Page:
N: Of course it has changed. There are now so many wonderful gateways to get music to the masses that simply didn't exist before. When I first started playing music I never dreamed I'd be getting plays in Europe and Asia. Myspace and Facebook have really made it possible for artists to become successful musicians even without a record deal.

M: What are your feelings/thoughts on the enormous influence that the internet (for example, websites like Myspace) is having on music today?
N: I think the internet has done wonders for the music industry. I think that it is important to adapt to technology as it advances, and to then use these changes to your benefit. It is truly amazing to know that my music can be downloaded in an instant anywhere around the world.

M: In your last interview with Musiqtone you mentioned that besides music you also had a passion for film. Have you been able to work on any film related projects recently and do you plan to in the future?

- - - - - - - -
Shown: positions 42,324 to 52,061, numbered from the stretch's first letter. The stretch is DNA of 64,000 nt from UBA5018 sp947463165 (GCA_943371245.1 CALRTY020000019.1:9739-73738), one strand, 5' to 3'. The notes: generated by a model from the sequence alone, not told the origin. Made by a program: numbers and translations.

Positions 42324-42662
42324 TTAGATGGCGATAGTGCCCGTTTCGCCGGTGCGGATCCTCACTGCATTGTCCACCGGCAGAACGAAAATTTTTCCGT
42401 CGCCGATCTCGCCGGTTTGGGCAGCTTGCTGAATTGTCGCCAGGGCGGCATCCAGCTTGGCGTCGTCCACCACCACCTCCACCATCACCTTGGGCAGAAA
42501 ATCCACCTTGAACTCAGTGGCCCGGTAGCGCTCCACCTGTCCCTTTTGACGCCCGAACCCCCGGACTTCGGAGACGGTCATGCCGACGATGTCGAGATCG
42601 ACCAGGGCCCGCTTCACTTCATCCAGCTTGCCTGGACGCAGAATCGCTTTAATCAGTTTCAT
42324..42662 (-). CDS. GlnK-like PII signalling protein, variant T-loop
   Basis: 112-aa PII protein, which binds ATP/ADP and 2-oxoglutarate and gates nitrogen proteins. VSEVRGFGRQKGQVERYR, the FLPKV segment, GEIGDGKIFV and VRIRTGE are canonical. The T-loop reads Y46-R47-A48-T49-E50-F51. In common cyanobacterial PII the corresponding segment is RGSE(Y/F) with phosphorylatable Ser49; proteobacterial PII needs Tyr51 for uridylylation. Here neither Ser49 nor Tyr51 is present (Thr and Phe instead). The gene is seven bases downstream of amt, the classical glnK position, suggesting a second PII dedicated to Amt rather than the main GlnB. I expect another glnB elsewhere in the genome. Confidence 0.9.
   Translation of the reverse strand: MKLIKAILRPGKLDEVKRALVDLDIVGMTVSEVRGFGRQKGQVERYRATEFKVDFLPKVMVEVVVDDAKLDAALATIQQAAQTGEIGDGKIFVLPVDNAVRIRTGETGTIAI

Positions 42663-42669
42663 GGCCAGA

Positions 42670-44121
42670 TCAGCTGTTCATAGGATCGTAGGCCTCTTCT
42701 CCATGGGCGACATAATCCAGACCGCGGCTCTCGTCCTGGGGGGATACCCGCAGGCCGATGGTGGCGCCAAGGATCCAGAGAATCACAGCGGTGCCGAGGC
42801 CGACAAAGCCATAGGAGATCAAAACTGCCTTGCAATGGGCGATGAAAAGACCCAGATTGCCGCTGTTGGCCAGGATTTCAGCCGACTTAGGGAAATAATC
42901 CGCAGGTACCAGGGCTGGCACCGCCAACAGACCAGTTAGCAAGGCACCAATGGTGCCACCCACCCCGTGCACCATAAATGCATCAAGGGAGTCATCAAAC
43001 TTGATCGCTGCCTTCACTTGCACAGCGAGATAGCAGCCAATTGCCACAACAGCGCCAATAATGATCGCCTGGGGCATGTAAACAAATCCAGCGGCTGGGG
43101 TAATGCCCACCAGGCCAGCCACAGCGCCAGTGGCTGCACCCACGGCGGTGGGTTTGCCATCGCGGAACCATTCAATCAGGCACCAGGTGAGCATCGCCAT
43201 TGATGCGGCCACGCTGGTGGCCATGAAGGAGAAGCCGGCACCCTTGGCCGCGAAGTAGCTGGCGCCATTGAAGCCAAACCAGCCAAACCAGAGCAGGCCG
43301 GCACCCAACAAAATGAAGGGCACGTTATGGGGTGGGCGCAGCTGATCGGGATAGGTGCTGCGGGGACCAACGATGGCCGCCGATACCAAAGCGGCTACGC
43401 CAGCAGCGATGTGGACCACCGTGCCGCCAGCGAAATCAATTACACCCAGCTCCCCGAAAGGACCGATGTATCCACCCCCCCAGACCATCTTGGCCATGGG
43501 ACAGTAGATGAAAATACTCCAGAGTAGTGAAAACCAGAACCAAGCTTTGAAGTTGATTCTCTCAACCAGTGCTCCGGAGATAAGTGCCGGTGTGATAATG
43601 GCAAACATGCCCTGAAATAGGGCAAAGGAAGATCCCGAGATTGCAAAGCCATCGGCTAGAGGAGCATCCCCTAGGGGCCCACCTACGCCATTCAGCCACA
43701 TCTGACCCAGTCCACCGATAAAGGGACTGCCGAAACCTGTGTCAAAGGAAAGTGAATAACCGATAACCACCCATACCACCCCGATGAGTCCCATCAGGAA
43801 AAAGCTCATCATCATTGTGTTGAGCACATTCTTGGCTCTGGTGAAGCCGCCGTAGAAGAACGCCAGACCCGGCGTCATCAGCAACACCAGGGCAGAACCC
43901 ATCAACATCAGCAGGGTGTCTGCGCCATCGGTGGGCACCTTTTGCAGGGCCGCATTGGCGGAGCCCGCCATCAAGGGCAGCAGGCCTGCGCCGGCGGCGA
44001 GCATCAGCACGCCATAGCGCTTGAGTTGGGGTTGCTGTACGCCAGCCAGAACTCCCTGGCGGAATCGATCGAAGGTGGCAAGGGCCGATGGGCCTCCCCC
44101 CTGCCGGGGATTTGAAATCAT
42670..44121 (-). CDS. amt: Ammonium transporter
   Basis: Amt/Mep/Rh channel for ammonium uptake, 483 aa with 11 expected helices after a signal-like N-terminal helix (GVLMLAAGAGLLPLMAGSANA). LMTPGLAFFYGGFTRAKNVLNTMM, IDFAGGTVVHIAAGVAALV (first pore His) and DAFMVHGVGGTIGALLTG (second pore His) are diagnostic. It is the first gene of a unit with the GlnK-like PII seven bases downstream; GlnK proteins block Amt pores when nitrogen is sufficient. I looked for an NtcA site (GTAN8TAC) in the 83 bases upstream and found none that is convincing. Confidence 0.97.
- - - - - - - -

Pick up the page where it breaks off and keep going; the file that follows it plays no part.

N: In 2005 I paired up with my buddy Dallas Morgan to work on his first feature film entitled "Flowers." This project really allowed me to get my feet wet in the film industry, and to explore a field of entertainment other than music. Besides than that I just have a lot of fun filming and editing my podcasts that I post on myspace for my fans. I find that film just furthers my creative energies and lets me explore and express a side of me that my music doesn't always allow for.

M: And finally, what do you have in store for 2008?
N: I just plan on continuing the promotion of my record so that I can reach as many people as I can with the music that I love so much. I want to enjoy life, meet people and write songs!